The organization of this clinical mind map is based upon urgent/emergent situations (LOC or loss of conscious at the time of evaluation) versus non-urgent/emergent situations. Non urgent/emergent situations are further divided based upon pathophysiologic mechanisms, such as orthostatic, neural, concussion, psychogenic, neurologic, Cardiogenic, and ETOH/drugs related. Among these, orthostatic, neural, concussion and psychogenic causes usually lead to transient loss of consciousness. Neurologic, Cardiogenic, and drugs and alcohol related causes may lead to transient or prolonged loss of consciousness. In case of prolonged loss of consciousness, immediate intervention must be carried out in terms of airway, breathing, and circulation management. In such situations, the patient presentation is not syncope anymore, and a clinician cannot continue to use this clinical mind map because by definition, syncope is a transient loss of consciousness, such that patients should be able to recover fully and without intervention. Based upon the above definition of syncope, there are two ways patients may present,
The patient/family reports having had syncope, and is fully conscious at the time of evaluation
The patient is unconscious at the time of evaluation, but will soon gain consciousness and fully recover without much intervention.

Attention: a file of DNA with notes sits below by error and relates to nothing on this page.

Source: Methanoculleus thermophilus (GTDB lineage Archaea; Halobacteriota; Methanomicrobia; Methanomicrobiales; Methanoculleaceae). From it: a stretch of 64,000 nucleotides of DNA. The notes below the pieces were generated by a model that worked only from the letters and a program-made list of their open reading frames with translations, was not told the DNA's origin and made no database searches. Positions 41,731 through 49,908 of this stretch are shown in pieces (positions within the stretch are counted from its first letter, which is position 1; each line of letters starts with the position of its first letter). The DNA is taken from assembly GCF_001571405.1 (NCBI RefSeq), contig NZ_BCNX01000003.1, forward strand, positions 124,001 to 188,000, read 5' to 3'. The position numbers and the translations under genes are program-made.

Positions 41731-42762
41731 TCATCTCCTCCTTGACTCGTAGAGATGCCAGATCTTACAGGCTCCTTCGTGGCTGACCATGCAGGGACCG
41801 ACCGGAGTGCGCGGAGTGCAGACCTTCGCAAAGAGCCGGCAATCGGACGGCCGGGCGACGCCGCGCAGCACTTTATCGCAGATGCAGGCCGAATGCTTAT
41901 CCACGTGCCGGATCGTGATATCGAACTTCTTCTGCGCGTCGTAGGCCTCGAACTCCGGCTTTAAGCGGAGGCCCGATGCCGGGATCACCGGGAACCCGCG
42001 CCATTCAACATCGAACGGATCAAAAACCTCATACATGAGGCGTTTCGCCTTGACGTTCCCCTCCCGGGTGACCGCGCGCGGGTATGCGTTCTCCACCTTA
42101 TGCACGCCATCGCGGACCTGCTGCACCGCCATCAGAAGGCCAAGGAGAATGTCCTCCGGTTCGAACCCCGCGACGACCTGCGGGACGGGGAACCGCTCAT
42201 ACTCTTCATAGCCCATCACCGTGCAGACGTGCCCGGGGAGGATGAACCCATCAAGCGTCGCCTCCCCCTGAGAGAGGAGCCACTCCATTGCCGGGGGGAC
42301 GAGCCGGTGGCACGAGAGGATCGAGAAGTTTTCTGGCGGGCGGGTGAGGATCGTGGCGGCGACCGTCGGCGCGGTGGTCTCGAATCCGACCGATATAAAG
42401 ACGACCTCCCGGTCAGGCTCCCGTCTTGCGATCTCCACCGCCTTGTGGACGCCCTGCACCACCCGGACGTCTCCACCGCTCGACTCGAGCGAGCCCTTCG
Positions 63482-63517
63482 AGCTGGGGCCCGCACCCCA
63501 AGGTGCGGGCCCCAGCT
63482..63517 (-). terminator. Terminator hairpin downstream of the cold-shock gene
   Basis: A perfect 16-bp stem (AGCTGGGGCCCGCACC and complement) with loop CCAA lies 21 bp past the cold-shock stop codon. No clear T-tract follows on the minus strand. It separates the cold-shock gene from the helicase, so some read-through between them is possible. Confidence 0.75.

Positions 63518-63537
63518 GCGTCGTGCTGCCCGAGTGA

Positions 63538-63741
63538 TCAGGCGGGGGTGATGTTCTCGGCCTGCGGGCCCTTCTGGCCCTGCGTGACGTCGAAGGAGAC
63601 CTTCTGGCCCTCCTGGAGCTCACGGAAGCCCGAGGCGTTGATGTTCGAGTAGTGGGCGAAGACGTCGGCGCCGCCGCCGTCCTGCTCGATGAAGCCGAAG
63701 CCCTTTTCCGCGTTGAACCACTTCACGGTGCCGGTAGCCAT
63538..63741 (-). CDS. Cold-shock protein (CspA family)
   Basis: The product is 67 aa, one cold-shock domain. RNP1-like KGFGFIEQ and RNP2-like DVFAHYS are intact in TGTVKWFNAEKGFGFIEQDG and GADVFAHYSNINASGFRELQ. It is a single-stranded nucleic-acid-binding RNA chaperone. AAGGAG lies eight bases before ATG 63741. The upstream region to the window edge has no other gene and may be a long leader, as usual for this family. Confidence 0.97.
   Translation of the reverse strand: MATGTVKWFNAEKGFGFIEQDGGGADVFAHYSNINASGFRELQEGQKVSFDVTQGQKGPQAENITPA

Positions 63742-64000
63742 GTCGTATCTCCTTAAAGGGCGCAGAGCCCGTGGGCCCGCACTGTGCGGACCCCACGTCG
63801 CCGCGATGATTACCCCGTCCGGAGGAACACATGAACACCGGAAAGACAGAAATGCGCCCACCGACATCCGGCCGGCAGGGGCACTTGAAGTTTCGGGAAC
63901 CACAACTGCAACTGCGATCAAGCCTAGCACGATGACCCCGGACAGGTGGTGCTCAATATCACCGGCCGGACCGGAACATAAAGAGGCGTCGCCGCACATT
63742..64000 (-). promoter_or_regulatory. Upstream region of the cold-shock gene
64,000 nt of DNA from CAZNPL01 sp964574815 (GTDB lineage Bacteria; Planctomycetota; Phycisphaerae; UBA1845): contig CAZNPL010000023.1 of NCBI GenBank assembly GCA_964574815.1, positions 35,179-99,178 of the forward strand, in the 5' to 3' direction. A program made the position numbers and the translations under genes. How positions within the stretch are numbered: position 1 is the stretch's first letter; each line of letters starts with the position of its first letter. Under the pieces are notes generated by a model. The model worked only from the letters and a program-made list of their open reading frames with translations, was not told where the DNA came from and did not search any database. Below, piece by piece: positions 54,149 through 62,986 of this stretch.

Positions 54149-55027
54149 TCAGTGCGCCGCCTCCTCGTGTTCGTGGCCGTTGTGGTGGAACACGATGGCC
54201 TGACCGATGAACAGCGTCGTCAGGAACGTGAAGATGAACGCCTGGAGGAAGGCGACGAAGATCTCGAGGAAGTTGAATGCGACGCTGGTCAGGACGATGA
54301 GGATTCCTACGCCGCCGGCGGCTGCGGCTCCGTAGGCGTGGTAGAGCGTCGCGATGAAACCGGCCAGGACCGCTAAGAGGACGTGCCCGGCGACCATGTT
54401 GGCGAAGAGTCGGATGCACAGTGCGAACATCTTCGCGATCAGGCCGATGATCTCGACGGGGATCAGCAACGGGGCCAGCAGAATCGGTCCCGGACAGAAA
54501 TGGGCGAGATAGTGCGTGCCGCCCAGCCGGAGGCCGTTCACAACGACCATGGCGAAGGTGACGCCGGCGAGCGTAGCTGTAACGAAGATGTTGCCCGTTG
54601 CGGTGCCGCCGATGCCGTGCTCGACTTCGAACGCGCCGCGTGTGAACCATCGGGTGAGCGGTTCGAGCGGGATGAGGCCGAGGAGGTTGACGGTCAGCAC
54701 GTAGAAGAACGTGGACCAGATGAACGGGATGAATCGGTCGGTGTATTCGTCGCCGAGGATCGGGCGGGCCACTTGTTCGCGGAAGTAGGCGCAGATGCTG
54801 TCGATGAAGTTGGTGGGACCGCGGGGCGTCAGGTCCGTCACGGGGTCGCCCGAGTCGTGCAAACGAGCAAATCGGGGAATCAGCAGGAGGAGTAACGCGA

In the first scenario, the Epi-logical approach can be followed by first considering all probable diagnoses, reviewing vital signs, and the patient’s appearance to ensure that there is no imminent life-threatening diagnosis, and asking high yield and medium yield questions to weigh and remove anchor bias.
In the second scenario, ABC (airway, breathing and circulation) intervention must be done until the patient is stabilized. After the patient recovers from syncope, and if it is witnessed, much information would be obvious, such as the patient’s position, triggers, and preceding events. Further evaluation can then be done to reach a diagnosis.
Questions such as onset, duration of loss of consciousness, and the patient’s position at the onset of syncope help narrow the differential diagnoses. Once evidence has been accumulated about a pathophysiologic category of differentials, further questions can be asked to look for a specific etiology. For example, if the patient says that they passed out while getting up from a lying, sitting, or squatting position, the patient’s answer raises suspicion for orthostatic causes of syncope. Further questions such as recent diarrhea, volume loss, and use of blood pressure lowering drugs, can be asked to gather evidence about specific etiologies.
A physical exam can provide further guidance, and lab/imaging evaluation is necessary only if there is evidence to suspect a serious cause, such as neurologic and cardiogenic causes.